Located in the heart of Jerusalem, a city sacred to the three main monotheistic religions, the Museum for Islamic Art is an independent cultural institution dedicated to raising public awareness of Islamic art and culture—a one of a kind in Israel. In addition to its importance as a museum, it serves as a cultural and educational center, as well as a multicultural bridge that connects different sectors of Israeli society—Arabs and Jews, ultraorthodox and secular—while promoting dialogue based on tolerance, mutual respect and equality.
It is a repository for thousands of works of art, including gold and silver artifacts, jewelry and musical instruments, and offers to visitors a rare glimpse of one of the world’s special collections, which tells the story of the Islamic world from the seventh to the nineteenth century. Its exhibition halls are arranged in chronological and geographical order, in accordance with the various dynasties. In addition to the permanent collections of Islamic art, the museum houses the rare permanent collection of clocks which belonged to Sir David Salomons. It is one of the three most important collections in the world, with dozens of clocks of different types, sizes and colors.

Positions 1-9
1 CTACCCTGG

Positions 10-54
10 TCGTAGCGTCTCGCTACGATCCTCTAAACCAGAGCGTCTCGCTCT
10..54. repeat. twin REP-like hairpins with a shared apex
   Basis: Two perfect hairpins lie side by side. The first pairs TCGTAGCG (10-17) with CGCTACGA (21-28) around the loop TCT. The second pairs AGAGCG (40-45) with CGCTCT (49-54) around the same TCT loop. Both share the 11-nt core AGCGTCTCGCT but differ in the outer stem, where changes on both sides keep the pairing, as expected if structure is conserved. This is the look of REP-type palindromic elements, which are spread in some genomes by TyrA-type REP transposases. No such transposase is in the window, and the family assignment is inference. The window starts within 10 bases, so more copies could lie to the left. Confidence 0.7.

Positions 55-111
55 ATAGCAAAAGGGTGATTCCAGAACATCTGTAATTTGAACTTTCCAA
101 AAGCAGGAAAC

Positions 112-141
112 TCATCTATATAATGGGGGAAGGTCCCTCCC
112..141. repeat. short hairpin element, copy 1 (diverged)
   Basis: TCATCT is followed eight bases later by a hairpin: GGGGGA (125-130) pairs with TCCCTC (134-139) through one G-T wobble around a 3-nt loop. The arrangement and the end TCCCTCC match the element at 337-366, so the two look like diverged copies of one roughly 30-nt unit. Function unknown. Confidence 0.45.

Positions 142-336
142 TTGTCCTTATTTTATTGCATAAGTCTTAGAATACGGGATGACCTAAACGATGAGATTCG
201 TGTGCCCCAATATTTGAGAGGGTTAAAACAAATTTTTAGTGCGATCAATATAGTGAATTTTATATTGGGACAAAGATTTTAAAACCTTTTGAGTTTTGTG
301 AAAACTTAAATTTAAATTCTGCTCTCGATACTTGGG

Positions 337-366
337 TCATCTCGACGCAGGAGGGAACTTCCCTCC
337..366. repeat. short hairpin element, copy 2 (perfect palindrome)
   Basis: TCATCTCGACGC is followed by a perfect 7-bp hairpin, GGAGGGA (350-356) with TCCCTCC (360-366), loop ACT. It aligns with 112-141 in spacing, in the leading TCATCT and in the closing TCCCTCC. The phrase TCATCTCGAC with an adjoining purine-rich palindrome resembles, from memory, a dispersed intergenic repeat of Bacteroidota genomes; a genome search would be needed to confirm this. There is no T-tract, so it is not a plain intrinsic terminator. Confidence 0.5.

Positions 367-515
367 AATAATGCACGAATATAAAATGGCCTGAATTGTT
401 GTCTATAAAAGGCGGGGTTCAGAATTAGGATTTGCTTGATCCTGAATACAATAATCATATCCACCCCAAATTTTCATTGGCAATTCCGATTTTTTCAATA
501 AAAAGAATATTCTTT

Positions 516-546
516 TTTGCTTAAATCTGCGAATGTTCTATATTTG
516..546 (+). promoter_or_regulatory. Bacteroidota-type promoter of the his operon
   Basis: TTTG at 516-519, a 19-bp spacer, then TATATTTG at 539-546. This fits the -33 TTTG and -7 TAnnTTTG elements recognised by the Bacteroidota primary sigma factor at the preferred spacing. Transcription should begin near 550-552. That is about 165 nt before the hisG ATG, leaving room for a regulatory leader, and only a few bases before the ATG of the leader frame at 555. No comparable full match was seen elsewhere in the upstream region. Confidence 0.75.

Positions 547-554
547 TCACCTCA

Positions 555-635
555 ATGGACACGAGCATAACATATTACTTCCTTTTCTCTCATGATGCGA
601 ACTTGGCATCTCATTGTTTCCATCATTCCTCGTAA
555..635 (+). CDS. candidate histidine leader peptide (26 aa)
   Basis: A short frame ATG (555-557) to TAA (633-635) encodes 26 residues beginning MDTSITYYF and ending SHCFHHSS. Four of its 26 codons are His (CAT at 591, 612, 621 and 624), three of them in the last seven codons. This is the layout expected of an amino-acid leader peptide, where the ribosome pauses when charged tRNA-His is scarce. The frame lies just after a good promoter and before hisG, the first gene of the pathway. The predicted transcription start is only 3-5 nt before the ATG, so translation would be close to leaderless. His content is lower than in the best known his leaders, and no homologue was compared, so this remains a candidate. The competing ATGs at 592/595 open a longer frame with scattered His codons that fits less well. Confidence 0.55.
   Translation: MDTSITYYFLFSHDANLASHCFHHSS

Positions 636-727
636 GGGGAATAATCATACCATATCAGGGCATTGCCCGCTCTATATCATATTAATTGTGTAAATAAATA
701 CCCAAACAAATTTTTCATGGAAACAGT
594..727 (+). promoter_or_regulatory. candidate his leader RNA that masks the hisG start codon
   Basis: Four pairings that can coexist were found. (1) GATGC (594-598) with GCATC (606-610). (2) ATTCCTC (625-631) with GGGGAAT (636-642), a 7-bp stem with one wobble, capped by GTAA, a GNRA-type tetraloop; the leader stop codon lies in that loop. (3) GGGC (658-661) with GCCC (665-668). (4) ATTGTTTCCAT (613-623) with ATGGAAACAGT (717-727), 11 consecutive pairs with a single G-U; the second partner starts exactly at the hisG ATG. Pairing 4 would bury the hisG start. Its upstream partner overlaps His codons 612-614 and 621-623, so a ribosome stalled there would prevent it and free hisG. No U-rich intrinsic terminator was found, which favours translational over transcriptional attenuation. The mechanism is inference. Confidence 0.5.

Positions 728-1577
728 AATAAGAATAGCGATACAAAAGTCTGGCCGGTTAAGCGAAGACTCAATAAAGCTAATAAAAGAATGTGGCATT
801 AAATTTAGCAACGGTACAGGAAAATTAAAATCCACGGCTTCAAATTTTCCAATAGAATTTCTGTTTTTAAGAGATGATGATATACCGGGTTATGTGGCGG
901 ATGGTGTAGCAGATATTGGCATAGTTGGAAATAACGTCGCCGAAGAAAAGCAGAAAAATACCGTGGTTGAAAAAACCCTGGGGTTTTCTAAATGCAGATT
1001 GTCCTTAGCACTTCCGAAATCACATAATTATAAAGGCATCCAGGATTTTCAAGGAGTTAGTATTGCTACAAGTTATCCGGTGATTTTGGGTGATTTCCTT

The current exhibition, “Jewelry Making: Past & Present,” creates a fascinating dialogue based on the universal language of jewelrymaking, between Islam, Judaism and Christianity, between cultures and ethnic identities, tradition and renewal, and between past and present. Curated by renowned art historian, Dr. Iris Fishof, the exhibition exemplifies the museum’s vision to promote dialogue between the different identities within the Israeli society.
The exhibition is comprised of original jewelry created by forty-five Israeli artists, inspired by rare Islamic jewelry pieces from the museum’s collection. Displayed side-by-side, the contemporary interpretations of the pieces featured in the exhibition are personal and intimate creations that express emotions, ideas and sometimes, even defiance. Their work expands the boundaries of jewelrymaking and offers a new artistic genre which is gradually revealed to the visitor. The variety of Islamic jewelry artifacts are rich and expansive in artistic, technical and cultural terms, and cover a very wide historical period, dating back to the seventh century. These artifacts provided the Israeli artists and jewelers with an inspirational platform, carrying thoughts about the old world and the new world, about the past and future, identity, tradition, and change. Despite the great variety, the content of their works takes a sincere and courageous approach to time and place, and do not shy away from addressing social and political issues.
For example, Rami Tareef exhibits Insignia: 50 Shades of Patriarchalism, a pin-based work which comprises fifty men’s lapel pins with an olive pip made of silver, representing the hierarchy of the Arabic man’s patriarchy. The work is designed to shed light on the changing, or “softening” patriarchal approach of the new Arab man, and to generate dialogue about his role in the family unit, and in society in general.